"Words - so innocent and powerless as they are, as standing in a dictionary, how potent for good and evil they become in the hands of one who knows how to combine them." -- Nathaniel Hawthorne
Nathaniel Hawthorne (born Nathaniel Hathorne; July 4, 1804 — May 19, 1864) was an American novelist and short story writer.
Nathaniel Hathorne was born in 1804 in the city of Salem, Massachusetts to Nathaniel Hathorne and Elizabeth Clarke Manning Hathorne. He later changed his name to "Hawthorne", adding a "w" to dissociate from relatives including John Hathorne, a judge during the Salem Witch Trials. Hawthorne attended Bowdoin College, was elected to Phi Beta Kappa in 1824, and graduated in 1825; his classmates included future president Franklin Pierce and future poet Henry Wadsworth Longfellow. Hawthorne anonymously published his first work, a novel titled Fanshawe, in 1828. He published several short stories in various periodicals which he collected in 1837 as Twice-Told Tales. The next year, he became engaged to Sophia Peabody. He worked at a Custom House and joined Brook Farm, a transcendentalist community, before marrying Peabody in 1842. The couple moved to The Old Manse in Concord, Massachusetts, later moving to Salem, the Berkshires, then to The Wayside in Concord. The Scarlet Letter was published in 1850, followed by a succession of other novels. A political appointment took Hawthorne and family to Europe before their return to The Wayside in 1860. Hawthorne died on May 19, 1864, leaving behind his wife and their three children.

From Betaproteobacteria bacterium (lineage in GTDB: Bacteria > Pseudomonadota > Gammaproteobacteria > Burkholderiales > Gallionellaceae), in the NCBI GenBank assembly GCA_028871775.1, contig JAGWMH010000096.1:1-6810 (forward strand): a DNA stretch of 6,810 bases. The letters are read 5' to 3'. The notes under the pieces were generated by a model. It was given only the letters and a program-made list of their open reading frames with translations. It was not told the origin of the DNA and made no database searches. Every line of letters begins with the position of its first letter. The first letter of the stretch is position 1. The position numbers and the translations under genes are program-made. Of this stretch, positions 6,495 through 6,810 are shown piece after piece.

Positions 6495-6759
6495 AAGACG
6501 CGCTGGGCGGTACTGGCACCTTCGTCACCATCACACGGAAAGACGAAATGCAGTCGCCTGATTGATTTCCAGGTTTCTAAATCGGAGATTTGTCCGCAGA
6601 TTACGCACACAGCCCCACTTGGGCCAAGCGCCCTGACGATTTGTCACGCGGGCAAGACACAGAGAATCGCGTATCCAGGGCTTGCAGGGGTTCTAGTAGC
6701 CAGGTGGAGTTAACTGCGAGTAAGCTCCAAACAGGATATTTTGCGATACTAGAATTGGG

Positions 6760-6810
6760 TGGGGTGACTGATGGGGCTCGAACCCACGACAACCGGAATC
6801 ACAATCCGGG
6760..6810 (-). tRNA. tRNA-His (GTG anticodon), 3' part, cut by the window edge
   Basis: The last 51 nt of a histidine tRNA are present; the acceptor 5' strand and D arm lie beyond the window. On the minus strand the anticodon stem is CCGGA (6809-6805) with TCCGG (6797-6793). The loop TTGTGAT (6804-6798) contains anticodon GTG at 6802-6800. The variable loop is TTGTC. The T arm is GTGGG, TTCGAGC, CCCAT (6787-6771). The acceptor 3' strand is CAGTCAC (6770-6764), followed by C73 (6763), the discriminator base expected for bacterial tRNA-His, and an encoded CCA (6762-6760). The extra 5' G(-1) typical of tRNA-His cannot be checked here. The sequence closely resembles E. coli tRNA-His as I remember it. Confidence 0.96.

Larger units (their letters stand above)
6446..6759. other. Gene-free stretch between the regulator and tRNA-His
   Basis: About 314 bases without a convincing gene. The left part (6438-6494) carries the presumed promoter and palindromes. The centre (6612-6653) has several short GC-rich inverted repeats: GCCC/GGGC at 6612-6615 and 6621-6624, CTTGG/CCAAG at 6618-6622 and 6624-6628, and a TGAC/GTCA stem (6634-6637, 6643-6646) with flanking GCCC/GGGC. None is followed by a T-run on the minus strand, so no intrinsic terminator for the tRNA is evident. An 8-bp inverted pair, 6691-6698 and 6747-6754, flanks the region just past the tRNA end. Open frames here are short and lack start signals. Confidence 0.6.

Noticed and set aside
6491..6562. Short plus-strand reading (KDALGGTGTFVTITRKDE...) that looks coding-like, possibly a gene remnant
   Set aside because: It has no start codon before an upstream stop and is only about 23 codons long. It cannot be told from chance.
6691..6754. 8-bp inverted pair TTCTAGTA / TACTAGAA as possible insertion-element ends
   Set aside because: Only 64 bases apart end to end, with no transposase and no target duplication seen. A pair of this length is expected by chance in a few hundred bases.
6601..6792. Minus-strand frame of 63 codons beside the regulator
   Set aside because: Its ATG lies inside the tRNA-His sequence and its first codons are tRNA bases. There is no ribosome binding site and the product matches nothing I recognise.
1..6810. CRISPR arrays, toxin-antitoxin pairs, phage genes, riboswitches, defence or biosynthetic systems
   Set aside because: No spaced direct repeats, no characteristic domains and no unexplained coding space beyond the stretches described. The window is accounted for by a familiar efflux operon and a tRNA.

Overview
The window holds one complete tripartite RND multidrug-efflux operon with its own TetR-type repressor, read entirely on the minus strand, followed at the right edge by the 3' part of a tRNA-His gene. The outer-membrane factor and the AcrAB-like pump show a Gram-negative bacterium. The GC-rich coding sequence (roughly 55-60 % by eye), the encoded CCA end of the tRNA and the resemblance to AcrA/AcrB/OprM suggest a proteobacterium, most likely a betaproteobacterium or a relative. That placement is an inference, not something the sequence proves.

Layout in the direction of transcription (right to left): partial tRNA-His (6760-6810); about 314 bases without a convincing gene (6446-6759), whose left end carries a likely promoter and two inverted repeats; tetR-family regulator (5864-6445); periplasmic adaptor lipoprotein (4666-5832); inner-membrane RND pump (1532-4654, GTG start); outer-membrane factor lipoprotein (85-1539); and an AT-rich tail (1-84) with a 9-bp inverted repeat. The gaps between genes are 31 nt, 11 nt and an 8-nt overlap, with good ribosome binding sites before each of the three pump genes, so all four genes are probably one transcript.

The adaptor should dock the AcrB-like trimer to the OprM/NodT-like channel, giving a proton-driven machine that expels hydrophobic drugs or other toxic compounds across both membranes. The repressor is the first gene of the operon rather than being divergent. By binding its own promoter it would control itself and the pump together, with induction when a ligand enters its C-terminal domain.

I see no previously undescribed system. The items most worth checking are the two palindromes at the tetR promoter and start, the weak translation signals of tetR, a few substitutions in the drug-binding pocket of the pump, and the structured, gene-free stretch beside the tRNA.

Much of Hawthorne's writing centers around New England, many works featuring moral allegories with a Puritan inspiration. His fiction works are considered part of the Romantic movement and, more specifically, dark romanticism. His themes often center on the inherent evil and sin of humanity, and his works often have moral messages and deep psychological complexity. His published works include novels, short stories, and a biography of his friend Franklin Pierce.